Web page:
Saturday, June 29, 2013

Zombies in Popular Culture

Where did the grotesque fascination with the undead come from?
Mansfield University Professor of English Dr. John Ulrich studies pop culture and teaches a course in monster literature. I asked him about zombie popularity.

According to Ulrich, zombies first staggered into American culture in the 1920s and '30s. After the U.S. military occupation of Haiti, soldiers and journalists brought back stories of Haitian zombie folklore. "W. B. Seabrook's 1929 book on Haitian 'voodoo,' The Magic Island, includes a short chapter on zombies called 'Dead Men Working in the Cane Fields,' and many commentators see this text as a key player in transferring the zombie from Haitian folklore to American popular culture," Ulrich says. By the early 1930s, zombies had made their way to both stage and screen. In 1932, the play Zombie ran on Broadway, and the film White Zombie, starring Bela Lugosi, was released.

Both are set in Haiti, Ulrich explains. Zombies were not flesh eaters, but mindless automatons controlled by a zombie master.

"The more familiar flesh-eating zombies of contemporary popular culture first appeared in George Romero's 1968 film Night of the Living Dead," Ulrich says. Romero was influenced by the 1964 film The Last Man on Earth, adapted from Richard Matheson's 1954 novella I Am Legend. Although both I Am Legend and The Last Man on Earth depict a post-apocalyptic U.S. overrun by vampires, not zombies, both feature a survivor defending himself in a boarded-up home, and the vampires act like today's zombies, congregating around the house and trying to break in.

"Romero invented the flesh-eating concept, added graphic scenes of zombies feasting on human body parts, and then -- brilliantly -- focused on the tension and conflict among the survivors," Ulrich explains. "Night of the Living Dead is the foundational text for all subsequent zombie films and literature; everything that follows consciously imitates it or deliberately deviates from it."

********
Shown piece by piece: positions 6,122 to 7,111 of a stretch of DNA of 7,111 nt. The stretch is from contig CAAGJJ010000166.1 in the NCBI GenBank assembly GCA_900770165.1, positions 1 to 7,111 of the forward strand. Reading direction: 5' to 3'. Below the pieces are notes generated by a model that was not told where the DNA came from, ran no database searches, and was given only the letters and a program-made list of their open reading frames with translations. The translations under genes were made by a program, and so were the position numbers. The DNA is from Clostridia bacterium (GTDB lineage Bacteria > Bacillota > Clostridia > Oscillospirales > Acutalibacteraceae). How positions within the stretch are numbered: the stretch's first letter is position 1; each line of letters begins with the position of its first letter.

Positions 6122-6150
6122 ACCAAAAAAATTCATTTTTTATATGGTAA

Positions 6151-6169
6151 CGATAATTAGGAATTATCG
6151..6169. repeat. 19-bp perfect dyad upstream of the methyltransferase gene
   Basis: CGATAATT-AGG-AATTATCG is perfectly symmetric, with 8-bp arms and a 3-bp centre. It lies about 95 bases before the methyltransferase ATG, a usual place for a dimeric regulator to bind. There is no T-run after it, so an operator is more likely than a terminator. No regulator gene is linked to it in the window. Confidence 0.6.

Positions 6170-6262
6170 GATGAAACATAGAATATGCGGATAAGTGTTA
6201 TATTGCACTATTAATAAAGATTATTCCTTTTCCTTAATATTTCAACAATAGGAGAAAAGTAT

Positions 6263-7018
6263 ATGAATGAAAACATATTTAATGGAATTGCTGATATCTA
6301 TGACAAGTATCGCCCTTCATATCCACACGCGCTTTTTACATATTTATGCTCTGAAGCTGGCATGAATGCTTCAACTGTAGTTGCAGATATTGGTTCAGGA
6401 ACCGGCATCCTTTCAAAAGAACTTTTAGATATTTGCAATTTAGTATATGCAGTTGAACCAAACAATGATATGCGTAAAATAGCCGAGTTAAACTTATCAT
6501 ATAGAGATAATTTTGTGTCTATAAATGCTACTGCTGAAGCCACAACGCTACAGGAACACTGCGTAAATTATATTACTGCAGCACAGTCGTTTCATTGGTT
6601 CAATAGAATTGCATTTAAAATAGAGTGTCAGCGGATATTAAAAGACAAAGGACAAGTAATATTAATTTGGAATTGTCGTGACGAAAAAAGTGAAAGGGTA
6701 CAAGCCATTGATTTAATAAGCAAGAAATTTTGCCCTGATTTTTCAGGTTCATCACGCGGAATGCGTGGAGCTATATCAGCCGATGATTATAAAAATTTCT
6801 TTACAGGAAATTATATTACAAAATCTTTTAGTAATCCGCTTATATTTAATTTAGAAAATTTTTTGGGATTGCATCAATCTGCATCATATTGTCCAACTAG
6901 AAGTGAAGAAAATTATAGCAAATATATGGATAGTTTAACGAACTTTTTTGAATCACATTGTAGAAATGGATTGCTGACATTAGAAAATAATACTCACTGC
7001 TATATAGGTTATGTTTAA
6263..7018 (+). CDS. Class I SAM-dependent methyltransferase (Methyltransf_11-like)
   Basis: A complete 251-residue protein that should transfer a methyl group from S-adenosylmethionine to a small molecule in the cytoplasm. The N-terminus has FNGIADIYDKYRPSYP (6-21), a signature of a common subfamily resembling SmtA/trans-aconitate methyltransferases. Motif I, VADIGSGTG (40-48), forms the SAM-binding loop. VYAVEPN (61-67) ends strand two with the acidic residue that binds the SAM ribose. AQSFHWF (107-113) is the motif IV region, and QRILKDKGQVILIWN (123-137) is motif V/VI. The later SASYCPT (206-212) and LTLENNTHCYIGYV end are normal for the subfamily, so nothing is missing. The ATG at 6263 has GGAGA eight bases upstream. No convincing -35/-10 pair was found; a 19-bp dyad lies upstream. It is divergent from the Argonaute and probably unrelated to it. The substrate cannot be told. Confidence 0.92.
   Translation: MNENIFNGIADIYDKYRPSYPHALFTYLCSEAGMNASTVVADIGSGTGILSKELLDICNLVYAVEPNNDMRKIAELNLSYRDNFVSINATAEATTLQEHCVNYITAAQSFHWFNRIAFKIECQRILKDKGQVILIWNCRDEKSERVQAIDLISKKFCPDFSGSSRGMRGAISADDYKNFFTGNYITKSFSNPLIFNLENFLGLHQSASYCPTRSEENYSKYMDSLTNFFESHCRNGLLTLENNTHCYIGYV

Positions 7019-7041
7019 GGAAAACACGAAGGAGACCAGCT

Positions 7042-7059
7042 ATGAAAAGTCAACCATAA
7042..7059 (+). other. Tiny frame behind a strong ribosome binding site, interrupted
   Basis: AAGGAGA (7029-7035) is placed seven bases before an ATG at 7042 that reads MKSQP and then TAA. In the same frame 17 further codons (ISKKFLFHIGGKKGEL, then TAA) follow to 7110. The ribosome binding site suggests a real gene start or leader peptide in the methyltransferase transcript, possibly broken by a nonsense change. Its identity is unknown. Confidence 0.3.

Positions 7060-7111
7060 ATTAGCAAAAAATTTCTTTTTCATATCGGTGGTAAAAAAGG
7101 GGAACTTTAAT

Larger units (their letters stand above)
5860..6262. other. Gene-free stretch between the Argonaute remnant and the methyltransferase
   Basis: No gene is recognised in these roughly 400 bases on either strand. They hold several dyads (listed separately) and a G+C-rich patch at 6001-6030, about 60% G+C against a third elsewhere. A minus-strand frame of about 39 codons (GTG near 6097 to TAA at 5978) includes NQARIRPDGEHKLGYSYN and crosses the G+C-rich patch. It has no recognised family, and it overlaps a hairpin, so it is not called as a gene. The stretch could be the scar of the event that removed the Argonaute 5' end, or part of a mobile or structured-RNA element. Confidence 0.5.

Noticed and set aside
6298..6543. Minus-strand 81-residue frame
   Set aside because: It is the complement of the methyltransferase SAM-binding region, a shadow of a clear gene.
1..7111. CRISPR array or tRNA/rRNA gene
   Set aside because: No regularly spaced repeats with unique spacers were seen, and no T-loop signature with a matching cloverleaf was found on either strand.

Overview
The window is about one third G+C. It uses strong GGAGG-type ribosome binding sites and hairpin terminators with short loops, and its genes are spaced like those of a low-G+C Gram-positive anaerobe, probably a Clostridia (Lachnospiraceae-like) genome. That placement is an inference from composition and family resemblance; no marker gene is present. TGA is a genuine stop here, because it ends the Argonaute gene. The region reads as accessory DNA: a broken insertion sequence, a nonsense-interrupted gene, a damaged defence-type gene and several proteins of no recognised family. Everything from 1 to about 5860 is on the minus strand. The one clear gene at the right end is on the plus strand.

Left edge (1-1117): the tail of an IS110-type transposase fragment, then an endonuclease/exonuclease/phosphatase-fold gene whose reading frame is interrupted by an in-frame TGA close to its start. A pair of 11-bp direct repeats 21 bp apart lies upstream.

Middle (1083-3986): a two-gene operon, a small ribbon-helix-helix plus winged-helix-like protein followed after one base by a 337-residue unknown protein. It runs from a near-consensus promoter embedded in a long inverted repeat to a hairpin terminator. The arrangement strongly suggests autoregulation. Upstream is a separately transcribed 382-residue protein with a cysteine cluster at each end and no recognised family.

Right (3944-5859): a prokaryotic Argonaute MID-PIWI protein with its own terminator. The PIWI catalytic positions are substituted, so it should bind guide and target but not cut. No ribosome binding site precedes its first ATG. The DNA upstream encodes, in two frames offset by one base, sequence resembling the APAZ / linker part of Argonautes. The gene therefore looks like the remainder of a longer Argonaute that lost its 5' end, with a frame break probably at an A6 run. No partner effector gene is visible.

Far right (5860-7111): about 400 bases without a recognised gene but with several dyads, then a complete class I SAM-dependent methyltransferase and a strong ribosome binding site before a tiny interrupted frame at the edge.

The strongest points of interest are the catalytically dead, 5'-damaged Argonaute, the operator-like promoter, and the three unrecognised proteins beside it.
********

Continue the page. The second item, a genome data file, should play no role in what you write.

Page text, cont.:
The genre has steadily grown in popularity because of the indeterminate, malleable nature of zombies as a cultural sign, Ulrich says. "More than any other kind of monster, the zombie is a virtual blank slate, a screen upon which we can project a variety of meanings. At its most elemental level, of course, the zombie represents our fear of death."

The zombie, Ulrich says, is a walking, desiccated corpse whose sole purpose is to consume human flesh. They force us to confront the material reality of our inevitable demise, that we will be consumed by death. (Read entire article.)



MadMonarchist said...

And if all that is too heavy and scary for you, I recommend watching the 1941 film "King of the Zombies". It's hilarious, one of my favorites.

elena maria vidal said...

Thank you for the recommendation!